Canola growth, production, and quality are influenced by seed size and seeding rate
Harker, K.N., O’Donovan, J.T., Smith, E.G., Johnson, E.N., Peng, G., Willenborg, C.J., Gulden, R.H., Mohr, R.M., Gill, K.S., Weber, J.D., Issah, G. (2017). Canola growth, production, and quality are influenced by seed size and seeding rate, 97(3), 438-448. http://dx.doi.org/10.1139/cjps-2016-0215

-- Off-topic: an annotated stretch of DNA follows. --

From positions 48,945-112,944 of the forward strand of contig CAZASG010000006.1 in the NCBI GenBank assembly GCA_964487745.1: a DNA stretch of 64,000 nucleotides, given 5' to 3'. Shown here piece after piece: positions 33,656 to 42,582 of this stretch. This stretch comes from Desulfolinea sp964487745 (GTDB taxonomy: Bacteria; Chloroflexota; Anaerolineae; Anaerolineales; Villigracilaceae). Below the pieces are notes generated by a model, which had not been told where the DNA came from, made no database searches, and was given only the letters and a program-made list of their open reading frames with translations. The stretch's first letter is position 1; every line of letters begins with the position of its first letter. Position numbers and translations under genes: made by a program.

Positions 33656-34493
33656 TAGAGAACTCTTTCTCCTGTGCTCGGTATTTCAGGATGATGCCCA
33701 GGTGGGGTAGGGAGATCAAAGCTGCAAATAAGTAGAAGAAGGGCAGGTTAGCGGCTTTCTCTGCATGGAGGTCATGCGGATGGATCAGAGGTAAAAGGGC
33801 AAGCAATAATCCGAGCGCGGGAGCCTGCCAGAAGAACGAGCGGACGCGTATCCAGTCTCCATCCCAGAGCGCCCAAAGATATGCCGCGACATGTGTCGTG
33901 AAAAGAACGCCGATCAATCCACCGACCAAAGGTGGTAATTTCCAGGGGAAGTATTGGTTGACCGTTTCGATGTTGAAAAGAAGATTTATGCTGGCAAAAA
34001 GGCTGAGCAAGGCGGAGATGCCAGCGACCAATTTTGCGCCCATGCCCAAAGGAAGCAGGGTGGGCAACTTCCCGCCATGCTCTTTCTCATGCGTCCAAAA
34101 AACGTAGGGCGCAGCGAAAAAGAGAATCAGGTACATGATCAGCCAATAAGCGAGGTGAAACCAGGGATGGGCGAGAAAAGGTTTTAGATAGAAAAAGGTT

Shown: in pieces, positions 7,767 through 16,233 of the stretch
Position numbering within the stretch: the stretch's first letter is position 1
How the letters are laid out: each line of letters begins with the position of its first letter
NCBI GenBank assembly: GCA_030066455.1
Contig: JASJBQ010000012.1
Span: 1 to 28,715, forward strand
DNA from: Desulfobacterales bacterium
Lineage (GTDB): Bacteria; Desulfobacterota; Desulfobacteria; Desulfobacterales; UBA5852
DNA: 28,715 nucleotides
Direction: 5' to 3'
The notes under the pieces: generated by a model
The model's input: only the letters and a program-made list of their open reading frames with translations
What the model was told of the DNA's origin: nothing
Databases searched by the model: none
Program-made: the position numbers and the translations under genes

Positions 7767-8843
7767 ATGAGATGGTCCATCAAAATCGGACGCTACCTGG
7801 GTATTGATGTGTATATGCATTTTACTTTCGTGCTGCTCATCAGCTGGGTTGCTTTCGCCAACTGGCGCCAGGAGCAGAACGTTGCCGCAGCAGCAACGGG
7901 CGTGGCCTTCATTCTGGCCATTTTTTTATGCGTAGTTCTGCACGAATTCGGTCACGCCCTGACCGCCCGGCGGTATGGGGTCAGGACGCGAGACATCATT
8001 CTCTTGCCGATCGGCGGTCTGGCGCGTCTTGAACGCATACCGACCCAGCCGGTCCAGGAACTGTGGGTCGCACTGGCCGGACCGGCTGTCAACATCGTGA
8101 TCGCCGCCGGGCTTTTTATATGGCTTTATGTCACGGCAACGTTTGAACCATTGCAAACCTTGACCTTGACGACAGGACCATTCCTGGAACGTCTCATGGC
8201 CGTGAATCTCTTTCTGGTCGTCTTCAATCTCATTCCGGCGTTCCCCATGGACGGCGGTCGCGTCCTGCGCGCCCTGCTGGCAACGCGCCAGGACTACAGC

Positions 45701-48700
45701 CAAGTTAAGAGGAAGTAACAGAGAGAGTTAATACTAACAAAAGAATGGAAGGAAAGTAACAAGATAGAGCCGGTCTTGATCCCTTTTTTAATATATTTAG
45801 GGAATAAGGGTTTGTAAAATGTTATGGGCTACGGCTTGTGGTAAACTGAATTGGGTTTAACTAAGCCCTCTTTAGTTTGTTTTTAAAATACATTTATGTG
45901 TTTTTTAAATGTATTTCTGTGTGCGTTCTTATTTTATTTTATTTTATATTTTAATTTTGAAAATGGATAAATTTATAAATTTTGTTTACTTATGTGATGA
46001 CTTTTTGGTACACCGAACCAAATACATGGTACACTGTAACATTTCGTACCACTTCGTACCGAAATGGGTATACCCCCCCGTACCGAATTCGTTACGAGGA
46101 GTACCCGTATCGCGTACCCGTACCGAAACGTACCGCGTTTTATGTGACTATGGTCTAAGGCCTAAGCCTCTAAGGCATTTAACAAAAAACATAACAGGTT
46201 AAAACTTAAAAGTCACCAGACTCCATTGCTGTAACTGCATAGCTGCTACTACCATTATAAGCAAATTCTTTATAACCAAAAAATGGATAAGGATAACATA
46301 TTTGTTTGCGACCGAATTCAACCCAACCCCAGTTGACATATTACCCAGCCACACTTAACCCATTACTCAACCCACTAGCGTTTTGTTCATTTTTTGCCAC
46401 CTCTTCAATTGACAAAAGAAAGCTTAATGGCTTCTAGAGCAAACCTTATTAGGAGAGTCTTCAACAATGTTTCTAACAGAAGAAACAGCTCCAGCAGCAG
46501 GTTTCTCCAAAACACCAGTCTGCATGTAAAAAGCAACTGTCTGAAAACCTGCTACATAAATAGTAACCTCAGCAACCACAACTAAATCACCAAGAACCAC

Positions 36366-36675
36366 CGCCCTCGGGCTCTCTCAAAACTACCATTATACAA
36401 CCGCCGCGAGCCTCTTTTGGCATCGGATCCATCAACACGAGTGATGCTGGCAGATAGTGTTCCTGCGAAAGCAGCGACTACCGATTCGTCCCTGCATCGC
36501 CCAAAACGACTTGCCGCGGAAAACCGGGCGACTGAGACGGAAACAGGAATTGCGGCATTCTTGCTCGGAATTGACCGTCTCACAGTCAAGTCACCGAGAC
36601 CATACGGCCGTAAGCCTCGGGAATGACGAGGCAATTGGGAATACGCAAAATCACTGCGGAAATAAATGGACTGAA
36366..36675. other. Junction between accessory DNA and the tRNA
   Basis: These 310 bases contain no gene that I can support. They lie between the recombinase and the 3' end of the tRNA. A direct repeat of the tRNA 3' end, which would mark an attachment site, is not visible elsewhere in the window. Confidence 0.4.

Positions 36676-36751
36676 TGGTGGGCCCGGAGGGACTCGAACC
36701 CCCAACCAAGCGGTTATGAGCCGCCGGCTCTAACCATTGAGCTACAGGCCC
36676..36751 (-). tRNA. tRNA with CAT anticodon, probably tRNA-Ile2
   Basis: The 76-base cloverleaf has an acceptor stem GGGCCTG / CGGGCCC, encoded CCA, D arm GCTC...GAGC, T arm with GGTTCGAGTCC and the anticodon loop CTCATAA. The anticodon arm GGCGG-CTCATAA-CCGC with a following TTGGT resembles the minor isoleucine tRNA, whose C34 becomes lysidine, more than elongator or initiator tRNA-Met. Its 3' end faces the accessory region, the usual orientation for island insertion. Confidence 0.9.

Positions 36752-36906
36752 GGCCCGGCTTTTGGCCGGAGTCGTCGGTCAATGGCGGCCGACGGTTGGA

© Her Majesty the Queen in right of Canada 2017. Canola (Brassica napus L.) is the most widespread profitable cash crop in Canada. In 2014 and 2015, direct-seeded experiments were conducted in 16 western Canada environments. “Small” canola seed (average 3.32–3.44 g 1000−1) was compared to “large” canola seed (average 4.96–5.40 g 1000−1) at five seeding rates (50, 75, 100, 125 or 150 seeds m−2). Large canola seeds increased crop density and crop biomass but decreased plant mortality, days to start of flowering, days to end of flowering, days to maturity, and percent green seed. Seed size did not influence harvested seed weight, seed oil content or seed protein content. Increasing the seeding rate of small seeds improved canola yield, but the same response did not occur for large seeds. Increasing seeding rates also increased crop density, plant mortality, crop biomass, and seed oil content, but decreased days to start of flowering, days to end of flowering, days to maturity, percent green seed, and seed protein content. Seeding rate had no impact on harvested seed weights. Because higher seeding rates often provide some of the same benefits as large seed, canola growers and the seed industry should balance seed size and seeding rate to obtain the best agronomic performance from canola.
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